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Monday, December 5, 2016

Movie Review: Maggie (2015) and the A Bit on the Zombie Genre

 Starring: Abigail Breslin, Arnold Schwarzenegger
Written By: John Scott 3
Directed By: Henry Hobson
Release Date: May 8, 2015
Rating: B

My Thoughts: 
Maggie does something that you don't see often in your typical zombie movie 
and that's what makes it so special. What it lacks in blood, guts and gore, it 
makes up with it's heart. However, this film is not about survival, neither is it
about finding out how the outbreak happened. Maggie is about the bond 
between a father and daughter and what lengths a person would go through for 
the ones they love even though we know there's really nothing that can be done.
 We've seen the zombie film done time and time again both in the 
comedic form (Shaun of the Dead, Life After Beth, Zombieland), the dramatic 
form (The Walking Dead) and the action form (Resident Evil), but what many
 of these films fail to touch on is how the outbreak directly effects the victim
 of the virus and their loved ones and this is exactly one of the reasons why 
Maggie stands apart from the rest of these kinds of films within the
 zombie genre.
 
Maggie, our titular character, is played by Abigail Breslin and the film begins
 with her telling her father (Arnold Schwarzenegger) that she's been bitten and 
that he's not to come for her. However, he does. Once he finds her at the hospital,
he brings her home so that she can spend her last days with her
 family. The most important factor of this film is that Maggie is dying and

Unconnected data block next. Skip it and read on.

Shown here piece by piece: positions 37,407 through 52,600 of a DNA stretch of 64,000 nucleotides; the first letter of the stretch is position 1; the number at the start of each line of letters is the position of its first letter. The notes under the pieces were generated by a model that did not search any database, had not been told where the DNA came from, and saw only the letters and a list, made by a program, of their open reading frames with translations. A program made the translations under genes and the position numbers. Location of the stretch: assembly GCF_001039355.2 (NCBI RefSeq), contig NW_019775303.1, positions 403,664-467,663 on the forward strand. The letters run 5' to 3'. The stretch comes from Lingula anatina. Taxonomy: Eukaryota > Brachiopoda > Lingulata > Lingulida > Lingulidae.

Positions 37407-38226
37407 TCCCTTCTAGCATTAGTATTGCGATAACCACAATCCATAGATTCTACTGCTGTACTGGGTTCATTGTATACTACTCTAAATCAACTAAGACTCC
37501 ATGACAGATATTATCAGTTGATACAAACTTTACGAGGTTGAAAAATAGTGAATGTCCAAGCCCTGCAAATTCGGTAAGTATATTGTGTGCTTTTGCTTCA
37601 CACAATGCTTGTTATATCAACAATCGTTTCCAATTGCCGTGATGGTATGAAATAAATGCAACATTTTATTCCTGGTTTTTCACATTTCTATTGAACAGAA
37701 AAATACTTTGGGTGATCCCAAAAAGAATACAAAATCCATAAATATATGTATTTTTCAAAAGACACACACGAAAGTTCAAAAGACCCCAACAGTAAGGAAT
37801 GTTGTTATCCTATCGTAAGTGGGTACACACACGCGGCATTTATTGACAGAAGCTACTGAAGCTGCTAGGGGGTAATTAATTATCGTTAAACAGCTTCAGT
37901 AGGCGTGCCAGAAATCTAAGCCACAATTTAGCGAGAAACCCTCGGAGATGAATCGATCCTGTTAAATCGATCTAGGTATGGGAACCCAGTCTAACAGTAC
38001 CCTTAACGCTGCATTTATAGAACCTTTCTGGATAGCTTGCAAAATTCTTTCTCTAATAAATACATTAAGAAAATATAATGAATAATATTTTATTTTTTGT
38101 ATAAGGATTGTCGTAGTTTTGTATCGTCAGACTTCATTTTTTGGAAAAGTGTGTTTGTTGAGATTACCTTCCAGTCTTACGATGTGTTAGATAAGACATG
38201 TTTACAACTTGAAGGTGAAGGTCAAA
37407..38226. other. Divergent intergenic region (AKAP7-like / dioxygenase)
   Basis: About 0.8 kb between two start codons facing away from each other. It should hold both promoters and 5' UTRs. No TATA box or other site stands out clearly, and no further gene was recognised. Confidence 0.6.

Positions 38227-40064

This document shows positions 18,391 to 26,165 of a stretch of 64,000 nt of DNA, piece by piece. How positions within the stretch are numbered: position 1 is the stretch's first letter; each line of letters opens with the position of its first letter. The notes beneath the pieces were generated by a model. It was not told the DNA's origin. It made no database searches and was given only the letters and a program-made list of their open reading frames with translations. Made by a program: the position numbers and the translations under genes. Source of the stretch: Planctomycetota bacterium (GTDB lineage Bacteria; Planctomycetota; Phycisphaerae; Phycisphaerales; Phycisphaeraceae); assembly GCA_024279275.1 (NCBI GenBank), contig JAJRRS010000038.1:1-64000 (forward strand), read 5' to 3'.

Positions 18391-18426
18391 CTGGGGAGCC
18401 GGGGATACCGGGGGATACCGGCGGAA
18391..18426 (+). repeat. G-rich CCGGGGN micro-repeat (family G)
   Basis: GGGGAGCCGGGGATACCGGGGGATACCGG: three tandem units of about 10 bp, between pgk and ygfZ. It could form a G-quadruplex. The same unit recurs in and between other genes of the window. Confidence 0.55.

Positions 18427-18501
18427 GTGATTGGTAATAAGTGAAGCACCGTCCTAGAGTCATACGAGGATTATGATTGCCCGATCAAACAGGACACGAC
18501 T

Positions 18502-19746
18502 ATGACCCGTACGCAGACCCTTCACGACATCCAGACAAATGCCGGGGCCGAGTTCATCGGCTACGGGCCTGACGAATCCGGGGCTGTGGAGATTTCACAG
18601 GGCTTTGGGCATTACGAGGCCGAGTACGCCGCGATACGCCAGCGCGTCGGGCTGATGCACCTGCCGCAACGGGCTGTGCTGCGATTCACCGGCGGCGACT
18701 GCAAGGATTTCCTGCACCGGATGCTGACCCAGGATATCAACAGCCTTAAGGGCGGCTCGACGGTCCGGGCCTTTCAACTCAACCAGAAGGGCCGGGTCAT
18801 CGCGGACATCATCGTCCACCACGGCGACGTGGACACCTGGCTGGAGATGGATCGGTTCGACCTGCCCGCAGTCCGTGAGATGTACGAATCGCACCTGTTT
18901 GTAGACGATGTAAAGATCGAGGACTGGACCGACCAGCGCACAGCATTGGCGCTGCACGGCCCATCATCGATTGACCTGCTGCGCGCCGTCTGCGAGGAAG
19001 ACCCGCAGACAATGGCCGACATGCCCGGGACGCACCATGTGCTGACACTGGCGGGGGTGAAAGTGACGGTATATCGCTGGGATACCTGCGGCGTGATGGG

there's no coming back from that. She will turn into a zombie
 and it's inevitable, which is why the film is a zombifilm
however, there's a bit more to this particular sub-genre than,
 that. Zombie films, while overtly disgusting and usually un-tasteful, constantly
 remind us our innate need to survive as a society. While most films within the
 genre build their worlds around this epidemic, the fall of society and the struggle
 to stay alive, Maggie takes a completely different route in exploring the
different aspects of the zombie film. While there's an apocalypse occurring in 
the film, Maggie and her family are isolated from everything going on. They're far
 enough from the city to live peacefully for a while. But for how long?  
Zombie films repeatedly revolve around the theme of survival and Maggie 
could've taken the route of the typical zombie film and made itself about 
an impending zombie attack on Maggie and her family. But it doesn't. It's about
 death, but more so about the acceptance of death. We understand that death
 is coming and we all know that one day we have to die because this is 
just a fact. However, as we we sit back and watch these characters in other 
zombie films try to survive, we're sucked in the more they get attacked. Why? 
Because like them, we want to survive. We want them to survive because 
that need is biologically embedded in us. And it's because we're so focused 
on them surviving, we tend to forget that everyone eventually dies. Whether